Bill Barrett's 2Q2016 production volumes totaled 1.6 million boe-plus, exceeding guidance of 1.4 million boe, with oil volumes up 15% sequentially. The output benefited from starting up the 16-well DSU, said Senior Vice President Bill Crawford, who oversees treasury and finance.
"For the third quarter, an eight-well DSU initiated production in early June and will contribute to production as it ramps up. We are forecasting third quarter volumes will approximate 1.5 to 1.6 million boe."
Guidance reflects output lost from the Uinta Basin asset sale, which was completed in July (see Shale Daily, Sept. 29, 2015). The Uinta production was forecast to be about 100,000 boe in the second half of 2016. However, even with the sale, "we are raising the floor of our guidance range to 5.9 to 6.2 million boe for 2016," Crawford said.
Companywide oil price differentials before hedging averaged $5.66/bbl less than West Texas Intermediate (WTI) during 2Q2016.
"DJ Basin differentials continue to tighten as infrastructure expands. For the second quarter, the DJ Basin oil price differential averaged $4.82/bbl less than WTI, which was a 14% sequential improvement over the first quarter," said the finance chief. "Going forward, we expect our operated DJ oil differentials to average in a range of $3 to $5/bbl of WTI...We do not have any volumetric delivery commitments and are realizing tighter pricing with the excess takeaway capacity in the basin."
Cost cutting initiatives also are paying dividends. Lease operating expenses (LOE) overall averaged $5.28/boe in the quarter, down from $6.46 1Q2016. DJ Basin LOE averaged $3.74/boe, versus $4.80 in 1Q2016.
"We are lowering our 2016 LOE guidance to $31-34 million to reflect the cost reductions achieved so far and the sale of the higher-cost LOE properties from the Uinta Basin," Crawford said. General and administrative (G&A) expenses also are falling, down to $7 million in 2Q2016, which is $1 million less than in the first quarter. Based on the decline, the company has reduced its 2016 G&A guidance to $30-33 million.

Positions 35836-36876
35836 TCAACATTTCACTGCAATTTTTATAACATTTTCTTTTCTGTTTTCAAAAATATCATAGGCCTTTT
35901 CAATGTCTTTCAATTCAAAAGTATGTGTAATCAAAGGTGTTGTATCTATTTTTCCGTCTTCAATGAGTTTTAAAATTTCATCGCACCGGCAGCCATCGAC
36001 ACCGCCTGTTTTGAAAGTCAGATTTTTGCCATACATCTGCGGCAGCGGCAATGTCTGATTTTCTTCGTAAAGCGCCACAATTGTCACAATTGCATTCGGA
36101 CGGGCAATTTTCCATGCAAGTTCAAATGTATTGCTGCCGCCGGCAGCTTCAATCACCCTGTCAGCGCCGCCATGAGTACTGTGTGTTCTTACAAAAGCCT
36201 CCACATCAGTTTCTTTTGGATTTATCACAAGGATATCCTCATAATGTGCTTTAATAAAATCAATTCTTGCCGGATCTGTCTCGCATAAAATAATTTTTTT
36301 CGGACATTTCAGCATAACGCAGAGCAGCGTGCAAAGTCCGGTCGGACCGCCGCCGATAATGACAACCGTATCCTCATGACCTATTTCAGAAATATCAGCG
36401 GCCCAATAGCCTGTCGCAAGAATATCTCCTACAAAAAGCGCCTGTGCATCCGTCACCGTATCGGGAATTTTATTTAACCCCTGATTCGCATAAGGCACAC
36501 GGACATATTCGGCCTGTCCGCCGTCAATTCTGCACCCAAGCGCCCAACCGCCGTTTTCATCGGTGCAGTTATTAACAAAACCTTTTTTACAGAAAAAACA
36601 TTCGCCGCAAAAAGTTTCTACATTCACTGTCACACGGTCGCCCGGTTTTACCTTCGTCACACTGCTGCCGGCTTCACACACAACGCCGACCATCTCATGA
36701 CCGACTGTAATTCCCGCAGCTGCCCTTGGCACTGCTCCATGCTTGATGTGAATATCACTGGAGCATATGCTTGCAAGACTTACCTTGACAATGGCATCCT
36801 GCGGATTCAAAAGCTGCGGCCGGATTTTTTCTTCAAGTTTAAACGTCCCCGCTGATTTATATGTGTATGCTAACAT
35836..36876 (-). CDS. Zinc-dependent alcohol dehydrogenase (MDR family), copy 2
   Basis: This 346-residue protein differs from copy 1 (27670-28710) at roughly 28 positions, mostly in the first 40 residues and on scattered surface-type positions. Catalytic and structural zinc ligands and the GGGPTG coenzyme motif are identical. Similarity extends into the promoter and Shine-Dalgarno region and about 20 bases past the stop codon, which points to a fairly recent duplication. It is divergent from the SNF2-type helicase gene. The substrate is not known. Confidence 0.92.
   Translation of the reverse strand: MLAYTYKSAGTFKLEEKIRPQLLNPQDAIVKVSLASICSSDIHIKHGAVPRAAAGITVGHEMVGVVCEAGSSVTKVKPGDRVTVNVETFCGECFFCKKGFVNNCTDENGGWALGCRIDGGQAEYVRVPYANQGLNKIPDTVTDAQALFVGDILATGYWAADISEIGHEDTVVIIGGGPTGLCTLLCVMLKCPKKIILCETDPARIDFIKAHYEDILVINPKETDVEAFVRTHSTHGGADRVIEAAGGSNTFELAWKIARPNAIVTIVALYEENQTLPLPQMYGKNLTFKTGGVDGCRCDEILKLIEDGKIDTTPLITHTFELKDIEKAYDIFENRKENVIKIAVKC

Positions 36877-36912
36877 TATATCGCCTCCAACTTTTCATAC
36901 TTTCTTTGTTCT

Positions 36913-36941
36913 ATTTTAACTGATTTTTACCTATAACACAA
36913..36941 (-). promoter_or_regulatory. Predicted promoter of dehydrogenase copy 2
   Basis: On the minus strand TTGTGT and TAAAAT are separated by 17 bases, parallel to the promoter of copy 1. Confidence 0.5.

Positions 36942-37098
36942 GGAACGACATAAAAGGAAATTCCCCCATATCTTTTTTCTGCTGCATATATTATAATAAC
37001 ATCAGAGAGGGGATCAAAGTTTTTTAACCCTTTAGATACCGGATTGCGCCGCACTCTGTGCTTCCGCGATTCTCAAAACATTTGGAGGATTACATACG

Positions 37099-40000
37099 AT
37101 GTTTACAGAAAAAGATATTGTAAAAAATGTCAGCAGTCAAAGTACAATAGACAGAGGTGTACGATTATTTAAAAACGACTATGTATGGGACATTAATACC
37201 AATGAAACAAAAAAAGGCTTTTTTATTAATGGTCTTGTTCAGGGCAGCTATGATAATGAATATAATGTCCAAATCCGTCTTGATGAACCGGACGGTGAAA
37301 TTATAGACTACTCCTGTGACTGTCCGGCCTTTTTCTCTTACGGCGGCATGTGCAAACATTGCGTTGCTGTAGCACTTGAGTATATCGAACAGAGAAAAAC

Capex in 2Q2016 totaled $16 million, "significantly below our guidance range of $30 million to $35 million," Crawford said. "This was primarily a result of lower XRL well costs, the timing of infrastructure-related spending, and other nondrilling related capital."
Even at the high end of the capex guidance range, "we expect to be cash flow positive for the year," he said. "We have full flexibility to the timing of our future activity as we have no drilling or marketing commitments to fulfill and minimal expiring acreage."
Bill Barrett ended the second quarter with an undrawn $335 million credit facility and $87 million on hand. The closing of the Uinta Basin sale added an additional $30 million of cash proceeds.
"We continue to seek opportunities to improve our capital structure," Crawford said. "Our operating cash flow is protected by an underlying hedge portfolio where approximately 65-70% of our remaining 2016 oil production is swapped at a price of $72.57 WTI. We also have approximately 3,900 b/d of oil swapped in 2017, weighted towards the first half of the year at $62.10 to provide support for next year's cash flow."
The company recorded a net loss of $48.4 million (minus 93 cents/share) in 2Q2016, versus a year-ago net loss of $44.6 million (minus 92 cents). Revenue declined to $47.3 million from $62.6 million.
For up-to-date 2Q2016 earnings and projections, check out NGI's Earnings Call and Coverage sheet.